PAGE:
The return trip was much faster, with no traffic to slow us down. Also, the driver knew some bit of English, and he knew that our hotel used to be elsewhere several years ago. I wonder if the Hyatt has just reopened recently. They're still doing construction on the building (seems like there's construction everywhere around Hong Kong).
8:58p
Departing Hong Kong
This morning (well, Thursday morning, although it's now Friday nearly noon Hong Kong time) Melinda and I woke up early enough (well, 8a) to shower and to do all our packing. We bought several souvenirs but not so many that we needed an extra bag (handy also that my bag wasn't all that full going out). I left the housekeeper a tip and a glass penguin, mostly because I'd brought a few with me and figured I may as well give them away. Only then did Melinda point out I should have tried bartering them at the markets! Next time.

We arrived at the Holiday Inn just as the airport express shuttle bus was pulling in so we made great time. At the Kowloon station for airport express line we checked in with the Cathay Pacific attendant and got our boarding passes. We waited probably the longest we'd ever waited for a train on this trip - 4 minutes - before one arrived. It whisked us quickly to HKG, where we immediately turned in our Octopus cards (stored value cards for the MTR and the airport express line) for our deposit and stored value back. Pretty neat that you can get it all back that easily. I don't know how or even if I could get my BART money off my BART card.

Hong Kong airport has a large arcade of shops and restaurants. The shops are all designer labels with a few ordinary newsstands / booksellers and toy stores thrown in. I found three shops selling the old Bandai Space Warp toy kits, just like what I had when I was a kid! My big Bandai set is in storage now but it made me a little nostalgic for setting it up at work again. Maybe sometime again. We ate at the Burger King (pressed meat chicken sandwich and pressed meat fish sandwich) and fortunately found a Starbucks. Mocha tastes like mocha even in Hong Kong, although it's neat to see their own regional winter flavors (toffee, dark cherry, and gingerbread). It's also funny to see all these Christmas decorations around town and even at the airport -- it never feels like Christmas when you're almost in the tropics.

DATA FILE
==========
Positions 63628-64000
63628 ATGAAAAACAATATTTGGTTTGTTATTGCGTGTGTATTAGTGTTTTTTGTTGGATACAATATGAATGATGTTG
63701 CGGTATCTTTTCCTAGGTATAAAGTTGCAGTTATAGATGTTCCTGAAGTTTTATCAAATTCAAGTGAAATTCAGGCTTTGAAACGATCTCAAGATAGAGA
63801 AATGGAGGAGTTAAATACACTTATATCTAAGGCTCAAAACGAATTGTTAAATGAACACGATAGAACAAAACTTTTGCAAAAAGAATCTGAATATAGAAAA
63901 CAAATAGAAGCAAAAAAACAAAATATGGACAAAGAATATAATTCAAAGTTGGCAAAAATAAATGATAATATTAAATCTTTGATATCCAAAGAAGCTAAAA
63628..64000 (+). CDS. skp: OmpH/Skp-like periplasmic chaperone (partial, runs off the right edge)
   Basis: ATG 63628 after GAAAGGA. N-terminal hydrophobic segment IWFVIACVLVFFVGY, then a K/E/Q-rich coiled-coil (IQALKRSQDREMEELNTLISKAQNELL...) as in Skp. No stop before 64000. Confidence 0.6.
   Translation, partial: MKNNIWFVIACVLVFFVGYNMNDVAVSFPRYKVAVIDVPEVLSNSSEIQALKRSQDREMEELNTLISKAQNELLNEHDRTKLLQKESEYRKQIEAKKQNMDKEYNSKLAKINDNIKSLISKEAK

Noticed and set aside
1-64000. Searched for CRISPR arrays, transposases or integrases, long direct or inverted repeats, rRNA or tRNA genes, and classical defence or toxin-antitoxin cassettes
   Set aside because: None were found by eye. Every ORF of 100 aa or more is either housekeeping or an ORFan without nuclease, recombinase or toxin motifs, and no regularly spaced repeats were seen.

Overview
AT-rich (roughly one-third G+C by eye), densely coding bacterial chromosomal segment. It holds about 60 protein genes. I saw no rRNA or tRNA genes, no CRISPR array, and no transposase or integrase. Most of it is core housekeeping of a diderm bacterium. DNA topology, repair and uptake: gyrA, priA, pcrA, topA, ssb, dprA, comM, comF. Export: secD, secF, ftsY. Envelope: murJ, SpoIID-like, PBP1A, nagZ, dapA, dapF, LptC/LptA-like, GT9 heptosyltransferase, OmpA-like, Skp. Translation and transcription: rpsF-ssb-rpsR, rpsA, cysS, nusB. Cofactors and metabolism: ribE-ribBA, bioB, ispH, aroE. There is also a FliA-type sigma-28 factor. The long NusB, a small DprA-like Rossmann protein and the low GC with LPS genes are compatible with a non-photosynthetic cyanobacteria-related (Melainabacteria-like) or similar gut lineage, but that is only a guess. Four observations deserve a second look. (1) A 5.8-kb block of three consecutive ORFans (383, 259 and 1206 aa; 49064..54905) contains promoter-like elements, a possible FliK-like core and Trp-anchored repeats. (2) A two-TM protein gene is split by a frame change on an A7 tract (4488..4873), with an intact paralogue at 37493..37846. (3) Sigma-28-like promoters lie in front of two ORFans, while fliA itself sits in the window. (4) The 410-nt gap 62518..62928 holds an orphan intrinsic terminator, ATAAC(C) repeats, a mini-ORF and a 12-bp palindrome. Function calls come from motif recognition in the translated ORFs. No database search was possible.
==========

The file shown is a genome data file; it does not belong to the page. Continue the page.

The return flight itself was not even half full. We had the same seats we had on the outbound trip, save for being on the right side of the aircraft. They're nice seats, but 747s are loud. I'm still savoring not listening to anything now, no music, no headphones, no four jet engines less than a few score yards from you. I watched several movies (Minority Report, Get Smart, The Mummy: Return of the Dragon Emperor) and some TV shows. Cathay Pacific has a pretty extensive library; I could easily take another round trip and watch something new or that I haven't see in a long time. Definitely, way better than United for long-haul flights.

Back in San Francisco, we took BART to a bus home, and already I miss MTR and the Octopus card and the ubiquitous signs guiding you in the right direction for this station or that landmark. But it's also nice to be back doing work and not living out of my suitcase.